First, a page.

I'm not trying to elicit sympathy. I have another year of funding guaranteed, so I won't be out on the streets. Most people aren't so fortunate, even many students on the job market. It's just that the kind of job I thought I'd get used to be narrow because the kind of job I wanted was rare. Now the kind of job I think I'll get is narrow because jobs are rare.

Links about education, food, and loneliness

"Blue-skies research driven by curiosity can have a far greater social and economic impact than research carried out with a specific commercial application in mind."

Not lonely in the big city.

Pretty art. Man, I'm hungry.

Could you get into a grammar school? (This is the British kind. For Americans, it means "elementary school." Across the Atlantic, it means "private classical high school.")
Tenure or unions: Pick one.

Monday, December 15, 2008

Tacky nonprofit advertising

The following sorts of ads are as old as professional fundraising itself, and like horror villains, never rest quietly in their graves. They're tacky, sure, but they also invite backlash and are often ineffective.
  1. The scare tactic. "Give to to us or these cute children/animals/women will get it." It's one thing to quote scary-but-already true factoids, but another to tell us that this charity is the only thing standing between society and a free handbasket ride to hell.
  2. The suicide note. "Without your support, our nonprofit will have to close its doors." While technically true of all nonprofits not supported primarily by grants, contracts, or fees, this tactic emphasizes the urgency of their claim - people will be laid off tomorrow!!! And so what? Despite popular opinion to the contrary, "nonprofit" is not supposed to be a synonym for "poor management." Put the organization out of its misery and it's likely a more stable one will fill that niche.
  3. The voyeuristic gaze. "Look at these poor children/people of color/bearded ladies." We used to call this a freak show back in the day. It's different from number 1 because it shows actual problems, not theoretical ones. It's voyeuristic because it shows only the before picture. One hopes the organization is spending money to ameliorate the world's problems, not just to photograph them.

Sunday, December 14, 2008


The view from my office in my apartment is of the fence between our building and the house next door. It's not really an inspiring view, except that the fence attracts a lot of birds. Some of them I know and some I don't - I'm not a birder. But I don't like not knowing, even if I have no desire to take up ornithology in a general way. Often when I read books from 100 or 200 years ago, the writers describe nature with a specificity lost on many of today's readers. How many of us know wildflowers, for example? So when I try to describe what I've seen in nature, it comes out as, "There were purple flowers. And yellow ones." Conversely, many of these older descriptions don't conjure up quite what they are intended to, but they at least sound poetic.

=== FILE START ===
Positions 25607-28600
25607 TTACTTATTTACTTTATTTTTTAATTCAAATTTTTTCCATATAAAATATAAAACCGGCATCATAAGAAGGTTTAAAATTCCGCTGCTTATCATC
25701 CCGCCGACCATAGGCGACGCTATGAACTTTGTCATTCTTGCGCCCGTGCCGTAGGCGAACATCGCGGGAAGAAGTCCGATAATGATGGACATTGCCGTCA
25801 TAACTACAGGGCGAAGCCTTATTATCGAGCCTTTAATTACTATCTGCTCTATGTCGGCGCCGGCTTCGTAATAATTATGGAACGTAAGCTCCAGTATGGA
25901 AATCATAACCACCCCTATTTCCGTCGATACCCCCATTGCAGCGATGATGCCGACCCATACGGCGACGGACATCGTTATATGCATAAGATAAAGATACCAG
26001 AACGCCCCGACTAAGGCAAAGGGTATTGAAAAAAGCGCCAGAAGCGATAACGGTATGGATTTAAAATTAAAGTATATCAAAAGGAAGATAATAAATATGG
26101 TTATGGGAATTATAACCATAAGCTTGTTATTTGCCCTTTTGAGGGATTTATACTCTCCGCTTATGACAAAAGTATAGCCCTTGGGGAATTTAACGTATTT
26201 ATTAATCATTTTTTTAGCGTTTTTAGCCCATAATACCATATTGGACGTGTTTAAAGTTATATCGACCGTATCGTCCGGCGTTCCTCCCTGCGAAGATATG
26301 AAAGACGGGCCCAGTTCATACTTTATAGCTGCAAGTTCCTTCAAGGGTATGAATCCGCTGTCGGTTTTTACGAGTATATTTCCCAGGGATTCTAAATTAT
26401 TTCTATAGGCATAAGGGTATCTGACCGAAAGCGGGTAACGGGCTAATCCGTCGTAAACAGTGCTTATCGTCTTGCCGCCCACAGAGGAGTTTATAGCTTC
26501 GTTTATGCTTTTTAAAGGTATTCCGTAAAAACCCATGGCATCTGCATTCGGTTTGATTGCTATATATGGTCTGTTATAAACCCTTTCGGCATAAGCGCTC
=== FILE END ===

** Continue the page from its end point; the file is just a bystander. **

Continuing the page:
Today I was watching some little gray birds, and with the help of Google image search I figured out they were Carolina chickadees. At least now I know one thing I didn't this morning.

Saturday, December 13, 2008

Holiday season

I'm busy with dissertation stuff (and holiday festivity), so apologies for the sparseness of posting.

Last night I went to a holiday party at my adviser's house. He cooked up New Orleans-style food, and his wife (a professional pastry chef) made desserts. The food was really, really excellent.

Today I did a short hike at Shelby Park.

Various other activities have involved eating, working on my dissertation, studying, yoga, and more eating.

Sunday, December 7, 2008

Short winter hike

Originally uploaded by TheTurducken
I hiked the Warner Woods trail at Percy Warner today. The Warner parks don't have overlooks or waterfalls or any dramatis personae, so it's hard to take interesting photos of the landscape. But in the winter, you can really see the shape of the land.

Wednesday, December 3, 2008

Roller skating

Originally uploaded by laurenmichellebeck
I've got nothing particular to post about (want to hear about this cold that is waxing and waning?), so here's a picture of one of last weekend's adventures ... roller skating! It's been a really, really, really long time since I last tried it.